A piece of NASA's heart sits silent on Mars. The space agency called an this week after months of failed attempts to revive the machine after a massive dust storm in mid-2018 blotted out its solar panels and destroyed its ability to communicate with Earth. from scientists and space fans alike.
Uzbekistani artist Rostislav Shekhovtsov was so moved by the rover's finale, he created a digital painting to honor Oppy. It's a tearjerker. It shows two astronauts in the future finding the dust-covered rover on Mars.
Shekhovtsov posted the image to Instagram, captioning it with "It's time to go home, Oppy." The artist says he created the work in Photoshop over the course of five to seven hours.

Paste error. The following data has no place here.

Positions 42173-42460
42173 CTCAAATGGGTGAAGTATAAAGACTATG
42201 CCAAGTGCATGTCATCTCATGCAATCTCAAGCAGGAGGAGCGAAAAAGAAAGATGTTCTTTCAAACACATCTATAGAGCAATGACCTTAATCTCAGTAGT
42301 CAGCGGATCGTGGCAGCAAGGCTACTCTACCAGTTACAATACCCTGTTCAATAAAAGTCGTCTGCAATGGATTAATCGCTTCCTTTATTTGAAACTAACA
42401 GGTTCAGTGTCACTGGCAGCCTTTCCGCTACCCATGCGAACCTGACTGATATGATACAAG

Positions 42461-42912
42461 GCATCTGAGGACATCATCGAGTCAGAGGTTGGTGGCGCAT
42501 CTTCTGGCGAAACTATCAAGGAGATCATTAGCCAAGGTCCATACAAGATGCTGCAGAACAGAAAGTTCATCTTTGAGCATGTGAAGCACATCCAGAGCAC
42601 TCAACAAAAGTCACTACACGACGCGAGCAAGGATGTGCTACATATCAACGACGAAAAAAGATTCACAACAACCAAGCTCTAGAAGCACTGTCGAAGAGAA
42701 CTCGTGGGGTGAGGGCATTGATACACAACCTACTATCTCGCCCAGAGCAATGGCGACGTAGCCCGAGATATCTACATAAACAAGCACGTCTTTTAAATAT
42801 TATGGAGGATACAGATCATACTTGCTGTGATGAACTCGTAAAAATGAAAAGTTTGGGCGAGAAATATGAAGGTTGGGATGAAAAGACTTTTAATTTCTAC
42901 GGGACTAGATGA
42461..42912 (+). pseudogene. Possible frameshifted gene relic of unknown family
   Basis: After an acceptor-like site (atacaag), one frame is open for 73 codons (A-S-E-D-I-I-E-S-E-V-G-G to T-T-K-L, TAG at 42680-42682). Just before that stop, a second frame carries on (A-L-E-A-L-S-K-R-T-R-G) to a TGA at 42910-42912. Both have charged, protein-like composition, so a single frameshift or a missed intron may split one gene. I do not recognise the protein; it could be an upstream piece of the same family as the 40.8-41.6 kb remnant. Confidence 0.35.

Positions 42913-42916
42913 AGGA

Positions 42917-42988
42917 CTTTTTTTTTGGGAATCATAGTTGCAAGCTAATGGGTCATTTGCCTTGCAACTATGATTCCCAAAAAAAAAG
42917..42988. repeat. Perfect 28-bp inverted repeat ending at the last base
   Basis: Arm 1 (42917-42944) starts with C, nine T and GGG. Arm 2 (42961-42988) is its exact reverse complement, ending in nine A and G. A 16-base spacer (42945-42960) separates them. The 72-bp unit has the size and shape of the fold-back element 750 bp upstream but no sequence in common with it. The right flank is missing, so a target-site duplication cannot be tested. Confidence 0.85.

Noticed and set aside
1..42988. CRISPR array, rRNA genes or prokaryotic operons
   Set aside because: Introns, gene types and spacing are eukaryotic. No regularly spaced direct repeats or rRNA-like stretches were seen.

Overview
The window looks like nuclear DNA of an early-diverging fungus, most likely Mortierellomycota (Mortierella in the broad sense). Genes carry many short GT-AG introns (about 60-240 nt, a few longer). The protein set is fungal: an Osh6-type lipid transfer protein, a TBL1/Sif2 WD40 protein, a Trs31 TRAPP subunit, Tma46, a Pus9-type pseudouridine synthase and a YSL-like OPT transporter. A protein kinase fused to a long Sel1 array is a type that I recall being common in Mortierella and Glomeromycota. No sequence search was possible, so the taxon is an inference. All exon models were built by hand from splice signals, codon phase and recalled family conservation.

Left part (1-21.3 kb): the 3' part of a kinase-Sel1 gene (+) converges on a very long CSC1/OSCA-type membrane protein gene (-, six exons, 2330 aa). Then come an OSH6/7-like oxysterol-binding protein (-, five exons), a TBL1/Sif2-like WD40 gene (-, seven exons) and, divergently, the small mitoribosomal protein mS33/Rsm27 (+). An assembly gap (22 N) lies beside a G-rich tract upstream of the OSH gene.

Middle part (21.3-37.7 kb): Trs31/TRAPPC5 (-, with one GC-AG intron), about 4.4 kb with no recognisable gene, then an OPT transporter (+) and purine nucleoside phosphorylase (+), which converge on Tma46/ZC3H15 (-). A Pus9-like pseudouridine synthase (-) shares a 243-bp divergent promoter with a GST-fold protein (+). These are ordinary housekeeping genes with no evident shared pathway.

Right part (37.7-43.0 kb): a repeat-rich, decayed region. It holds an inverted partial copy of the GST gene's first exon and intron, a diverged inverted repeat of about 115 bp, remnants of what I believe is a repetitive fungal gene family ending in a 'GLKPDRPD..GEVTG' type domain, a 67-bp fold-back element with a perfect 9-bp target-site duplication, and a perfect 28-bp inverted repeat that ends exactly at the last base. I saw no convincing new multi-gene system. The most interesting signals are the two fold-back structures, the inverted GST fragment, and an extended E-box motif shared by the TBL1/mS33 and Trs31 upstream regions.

What makes the art piece all the more touching is how one of the astronauts reaches out to Opportunity's head-like camera array, an acknowledgement of how many of us have come to treat the rover like a person who should be mourned.
"Oppy is alive for me," Shekhovtsov tells me. He's convinced humans will one day fly to Mars and recover the rover.
Opportunity outlasted its original three-month mission in 2004 and delivered over 14 years of scientific discoveries and stunning Mars images.
NASA's longest-lived Red Planet rover couldn't have earned a more loving tribute than Shekhovtsov's hopeful and heartbreaking vision of the future.